When your kids were watching Hannah Montana, they were watching a persona crafted by Disney. Miley wasn’t “deciding” to be someone your kids looked up to. The idea that, once the contracts were signed and the checks started coming, she, as a child, could really decide much of anything about how she was presented to your children is laughable.

But it’s gross that you think she now owes something to your children, because they enjoyed being entertained by her cultivated persona.

Being pissed at someone because they’re not still the person they were contractually obligated to be when they were a child is really, really weird.

And as much as it troubles you about Cyrus, perhaps it should trouble you about what you and your kids are contributing to when you dump money and ratings onto these child stars.

Slow Dog

The dog walks so slowly in the morning. I try to mosey at her speed, for her sake, but it makes me laugh. It’s not the opposite of exercise, but I swear, it kind of feels like it. When we used to walk, my heartrate would go up. I would come home feeling sweaty and like we’d done something.

Now we walk the same distance and I feel relaxed, like we’ve just done some mild stretching. Other than just getting to spend some time together and enjoy the morning, I’m not sure it does any good.

I am Too Old for the VMAs!

I was kind of tickled to discover that I only knew a handful of the people on the VMAs last night. I was a little confused by the One Direction kids, 2/5s of whom seem to have hairdos that look like someone put a frazzled cat on their heads. And then I realized, I am the age where I see young people and I think “They need a hairbrush!”

I was wondering when that shit would start!

It kind of delighted me.

I wasn’t outraged by the Miley Cyrus performance. I mean, you can’t stay that skinny forever, so, hell, if you’ve got it and you’ve got the personality that lets you, go ahead and flaunt it. I didn’t really feel like she was trying to offend me as much as she was just trying to offend people who would be offended by it–mostly her dad. She’s clearly high as a kite, having a great time, and trying to embarrass her parents. Most of us just don’t get to do that on a world-wide stage when we’re 20.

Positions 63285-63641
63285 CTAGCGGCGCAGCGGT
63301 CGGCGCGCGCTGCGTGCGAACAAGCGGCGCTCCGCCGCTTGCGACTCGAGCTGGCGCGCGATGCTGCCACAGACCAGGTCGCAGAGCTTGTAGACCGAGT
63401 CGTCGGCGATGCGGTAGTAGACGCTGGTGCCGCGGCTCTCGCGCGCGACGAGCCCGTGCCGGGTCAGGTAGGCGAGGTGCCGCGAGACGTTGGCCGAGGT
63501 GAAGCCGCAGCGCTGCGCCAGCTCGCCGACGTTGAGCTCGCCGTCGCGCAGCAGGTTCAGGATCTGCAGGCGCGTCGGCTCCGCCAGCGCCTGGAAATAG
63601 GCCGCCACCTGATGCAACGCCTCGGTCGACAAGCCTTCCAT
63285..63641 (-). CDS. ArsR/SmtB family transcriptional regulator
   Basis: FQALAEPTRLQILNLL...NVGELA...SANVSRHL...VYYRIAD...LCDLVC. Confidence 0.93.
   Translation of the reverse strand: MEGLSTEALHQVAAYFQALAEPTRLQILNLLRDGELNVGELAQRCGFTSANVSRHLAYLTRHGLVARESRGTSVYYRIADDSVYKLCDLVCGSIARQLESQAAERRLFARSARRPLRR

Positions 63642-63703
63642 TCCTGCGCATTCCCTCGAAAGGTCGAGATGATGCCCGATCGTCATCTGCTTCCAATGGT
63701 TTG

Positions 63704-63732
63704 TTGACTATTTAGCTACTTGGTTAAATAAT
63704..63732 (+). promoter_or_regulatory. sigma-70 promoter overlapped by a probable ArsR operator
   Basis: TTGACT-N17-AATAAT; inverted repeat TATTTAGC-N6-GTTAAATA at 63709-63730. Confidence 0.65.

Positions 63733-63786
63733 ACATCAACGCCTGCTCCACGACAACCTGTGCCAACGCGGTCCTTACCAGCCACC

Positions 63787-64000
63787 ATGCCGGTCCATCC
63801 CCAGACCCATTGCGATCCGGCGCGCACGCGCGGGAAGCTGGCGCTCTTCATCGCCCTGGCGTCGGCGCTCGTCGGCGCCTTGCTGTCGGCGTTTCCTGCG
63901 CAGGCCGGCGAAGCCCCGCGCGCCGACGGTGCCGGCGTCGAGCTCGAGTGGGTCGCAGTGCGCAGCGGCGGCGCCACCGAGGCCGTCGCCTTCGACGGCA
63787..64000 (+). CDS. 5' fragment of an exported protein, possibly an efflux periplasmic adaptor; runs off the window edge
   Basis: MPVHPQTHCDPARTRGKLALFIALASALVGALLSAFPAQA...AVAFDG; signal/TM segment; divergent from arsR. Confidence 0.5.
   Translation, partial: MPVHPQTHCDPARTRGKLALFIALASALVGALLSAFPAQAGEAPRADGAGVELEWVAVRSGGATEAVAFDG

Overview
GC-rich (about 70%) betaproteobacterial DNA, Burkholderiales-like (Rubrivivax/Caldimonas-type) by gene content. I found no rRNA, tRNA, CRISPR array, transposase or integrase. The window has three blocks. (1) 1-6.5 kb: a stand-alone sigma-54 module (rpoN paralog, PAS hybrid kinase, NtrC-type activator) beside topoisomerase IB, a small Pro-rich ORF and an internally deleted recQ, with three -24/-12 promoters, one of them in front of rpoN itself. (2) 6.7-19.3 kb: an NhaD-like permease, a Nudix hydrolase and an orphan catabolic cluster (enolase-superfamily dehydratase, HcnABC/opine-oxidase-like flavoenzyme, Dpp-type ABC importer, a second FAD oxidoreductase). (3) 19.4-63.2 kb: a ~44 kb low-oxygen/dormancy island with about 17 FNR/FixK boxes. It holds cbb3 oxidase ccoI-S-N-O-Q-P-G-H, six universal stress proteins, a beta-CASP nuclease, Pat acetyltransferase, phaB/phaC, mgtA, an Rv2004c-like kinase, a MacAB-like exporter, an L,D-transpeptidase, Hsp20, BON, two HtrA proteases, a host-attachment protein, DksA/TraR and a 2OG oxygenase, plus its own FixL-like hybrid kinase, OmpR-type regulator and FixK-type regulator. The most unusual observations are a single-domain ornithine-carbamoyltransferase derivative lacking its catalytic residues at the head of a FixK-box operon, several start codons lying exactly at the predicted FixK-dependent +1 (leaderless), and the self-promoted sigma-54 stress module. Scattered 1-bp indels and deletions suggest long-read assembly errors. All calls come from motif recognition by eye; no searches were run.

Which is not to let her off the hook for her racist shit. Just thinking that she can probably get over it.


Beth sent me a picture of the witch’s grave in her hometown cemetery. Someone has written on the side the name “Lodema.” I tried to find what I could about her, but I pretty much failed. Only one woman with the name “Lodema” has lived in Beth’s home county, as far as I can tell (though it could be hidden in a middle name) and she’s not buried there.

But in doing my research, I did learn that Mississippi also has a strong Bell Witch tradition–that the witch followed Betsy Bell to Mississippi and tormented her there–and that the destruction of Yazoo City was predicted, supposedly, by a witch. I also came across stuff about the Witch Dance on the Natchez Trace, but I already knew about that.

Which is all to say that Mississippi has some solid witchcraft legends, so Lodema, whether a real person or just a story attached to a grave, fits right at home there.

Sick House

The Butcher has Hand, Foot, and Mouth, which is a virus that causes a painful rash where the name states. Normally little kids get it, but sometimes adults get it and then spend the weekend moping around on the couch because they’re miserable and they’ve already watched all the documentaries about happiness on Netflix.